For almost a decade, John Calipari led the Memphis Tigers Men’s Basketball team to multiple NCAA basketball tournaments, several Sweet 16’s, was named the Conference USA coach of the year four times and most recently was named the Naismith College Coach of the Year. With a resume like that, it makes you wonder why people now consider him a ‘traitor’ and ‘sellout’ after all that he’s done for the University of Memphis and its basketball program. While there are obviously two sides to every story, what happened between Memphis and John Calipari leaving for the University of Kentucky happens everywhere.
John Calipari saw an opportunity. Not just any opportunity, but the opportunity of a lifetime. The opportunity to coach one of the most revered college teams in the NCAA and one marked with tradition and full of history. When the University of Kentucky came calling, John Calipari packed his bags. In the perfect world, coaches would fall in love with their schools and never leave, but as everyone knows, nothing is perfect. The University of Kentucky gave John Calipari a chance at something he so desperately wanted: a Championship.
In the business world, most everyone can relate to John Calipari’s situation in one way or another. When a job opportunity comes your way that pays better and gives you a chance to put yourself in a better situation, instinct says you should take it. If that is the case, then what did John Calipari do wrong? He will make more money and with a bigger name school and John’s name on the Mens basketball program, getting recruits to come to Kentucky will be simple. From the business perspective, John made the right choice in leaving, but from the fans and others views, he is simply a ‘sellout.’
The reasons for John Calipari leaving makes sense from a business standpoint, but not from an emotional one. To all the Memphis fans that are now without their ‘coach,’ John leaving makes no sense. For nearly a decade he has built up the program and made it into a contender. All fan’s and spectators see are the numbers game. Even if John was making only a dollar more than he would have at Memphis, all they would see is that he doesn’t care about the relationships and work he did at Memphis and only about money. Similar to that, when an individual has been at a company for 10+ years and decides to leave for another company some people within the organization may feel that he is just motivated by money and doesn’t care about the ‘personal’ side of business. While there is obviously cause for disappointment and in some cases animosity, you have to remember that it is still a business. It doesn’t matter how nice you are, if you don’t bring the company value, you are gone. Remember that for companies, value is typically signified by a monetary value.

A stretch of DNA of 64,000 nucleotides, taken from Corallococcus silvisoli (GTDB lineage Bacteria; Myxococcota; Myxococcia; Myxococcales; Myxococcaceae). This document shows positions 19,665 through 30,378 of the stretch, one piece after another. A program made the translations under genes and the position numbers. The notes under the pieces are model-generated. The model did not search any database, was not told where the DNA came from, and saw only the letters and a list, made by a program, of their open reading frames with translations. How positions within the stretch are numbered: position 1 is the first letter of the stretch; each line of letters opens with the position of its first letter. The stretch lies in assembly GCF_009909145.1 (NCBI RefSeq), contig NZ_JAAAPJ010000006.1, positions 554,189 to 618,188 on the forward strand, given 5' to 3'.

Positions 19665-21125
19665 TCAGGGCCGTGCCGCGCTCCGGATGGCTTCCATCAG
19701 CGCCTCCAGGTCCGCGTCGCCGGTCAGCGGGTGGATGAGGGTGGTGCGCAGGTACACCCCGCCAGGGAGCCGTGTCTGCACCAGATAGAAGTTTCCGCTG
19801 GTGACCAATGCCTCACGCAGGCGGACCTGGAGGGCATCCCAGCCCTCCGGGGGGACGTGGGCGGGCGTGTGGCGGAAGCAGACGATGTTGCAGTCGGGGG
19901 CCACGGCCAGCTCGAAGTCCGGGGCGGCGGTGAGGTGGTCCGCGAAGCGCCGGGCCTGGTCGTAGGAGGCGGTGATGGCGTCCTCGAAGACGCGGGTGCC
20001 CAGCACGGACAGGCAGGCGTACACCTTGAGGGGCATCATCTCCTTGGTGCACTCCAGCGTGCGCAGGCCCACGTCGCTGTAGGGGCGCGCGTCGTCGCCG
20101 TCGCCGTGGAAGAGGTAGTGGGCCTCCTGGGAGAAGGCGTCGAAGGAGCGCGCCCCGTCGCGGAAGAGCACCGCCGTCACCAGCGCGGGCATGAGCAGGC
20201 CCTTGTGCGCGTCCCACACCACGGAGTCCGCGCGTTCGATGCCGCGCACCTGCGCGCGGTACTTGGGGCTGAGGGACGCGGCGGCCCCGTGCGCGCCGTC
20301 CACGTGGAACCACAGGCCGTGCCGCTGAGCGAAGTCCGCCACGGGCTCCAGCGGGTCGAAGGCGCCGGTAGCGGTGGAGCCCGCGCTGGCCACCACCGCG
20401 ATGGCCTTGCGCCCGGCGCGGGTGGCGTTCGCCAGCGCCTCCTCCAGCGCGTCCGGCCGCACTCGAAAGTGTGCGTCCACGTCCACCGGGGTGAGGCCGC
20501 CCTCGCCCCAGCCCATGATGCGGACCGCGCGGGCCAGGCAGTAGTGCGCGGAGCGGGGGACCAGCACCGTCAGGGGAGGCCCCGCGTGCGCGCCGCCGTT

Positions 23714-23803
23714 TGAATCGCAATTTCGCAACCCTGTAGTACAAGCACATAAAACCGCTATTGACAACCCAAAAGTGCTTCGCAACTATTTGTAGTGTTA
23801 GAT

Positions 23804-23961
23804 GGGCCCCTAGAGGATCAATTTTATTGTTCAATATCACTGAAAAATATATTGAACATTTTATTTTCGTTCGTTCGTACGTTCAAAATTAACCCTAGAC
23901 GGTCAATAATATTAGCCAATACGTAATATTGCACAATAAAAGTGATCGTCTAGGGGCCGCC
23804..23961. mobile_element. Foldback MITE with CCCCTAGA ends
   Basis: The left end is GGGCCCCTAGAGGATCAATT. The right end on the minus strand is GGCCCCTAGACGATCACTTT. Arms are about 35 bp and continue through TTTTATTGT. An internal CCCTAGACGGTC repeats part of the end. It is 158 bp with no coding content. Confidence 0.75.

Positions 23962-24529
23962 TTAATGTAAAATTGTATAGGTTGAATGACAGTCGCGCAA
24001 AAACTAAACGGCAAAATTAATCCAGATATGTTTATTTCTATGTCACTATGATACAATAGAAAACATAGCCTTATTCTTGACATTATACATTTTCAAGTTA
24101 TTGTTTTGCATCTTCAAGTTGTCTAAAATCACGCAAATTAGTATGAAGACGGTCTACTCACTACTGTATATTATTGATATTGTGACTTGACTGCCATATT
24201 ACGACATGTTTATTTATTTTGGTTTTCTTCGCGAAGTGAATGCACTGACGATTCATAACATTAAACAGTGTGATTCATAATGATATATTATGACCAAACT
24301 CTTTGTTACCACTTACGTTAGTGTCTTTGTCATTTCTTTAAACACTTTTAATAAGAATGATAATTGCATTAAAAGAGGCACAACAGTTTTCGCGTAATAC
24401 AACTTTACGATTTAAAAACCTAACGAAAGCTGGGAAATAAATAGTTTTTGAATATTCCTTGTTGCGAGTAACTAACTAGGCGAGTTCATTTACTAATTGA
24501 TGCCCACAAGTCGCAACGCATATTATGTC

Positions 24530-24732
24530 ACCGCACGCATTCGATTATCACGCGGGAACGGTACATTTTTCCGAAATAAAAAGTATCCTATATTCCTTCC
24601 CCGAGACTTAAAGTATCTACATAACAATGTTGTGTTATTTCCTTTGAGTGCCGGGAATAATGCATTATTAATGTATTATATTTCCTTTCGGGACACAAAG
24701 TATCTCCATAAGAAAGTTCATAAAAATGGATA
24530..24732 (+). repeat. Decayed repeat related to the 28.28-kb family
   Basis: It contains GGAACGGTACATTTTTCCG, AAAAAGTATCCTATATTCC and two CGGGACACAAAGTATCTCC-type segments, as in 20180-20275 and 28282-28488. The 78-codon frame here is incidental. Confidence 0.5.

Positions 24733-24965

While it is entirely up to the individual in making the choice to leave or stay with their current employer, their choice shouldn’t be seen as a personal attack to others. The decision an individual makes is with respect to themselves and those most affected by it. A great example that I can think of is when Joe Torre left the New York Yankees and joined the Los Angeles Dodgers. When Torre left, people thought that he ‘sold out’ and didn’t care for the Yankees or New York. In actuality, Torre left because Yankee management wanted to go a different direction and Los Angeles was giving him an opportunity to coach. Still, people still think that Torre is a ‘traitor.’
So the question becomes: what are you going to do when a similar opportunity comes your way? Will you follow your emotions or will you go with logic. Whatever choice you choose, just remember that it’s nothing personal, it’s just business.
Photo by Shes Jack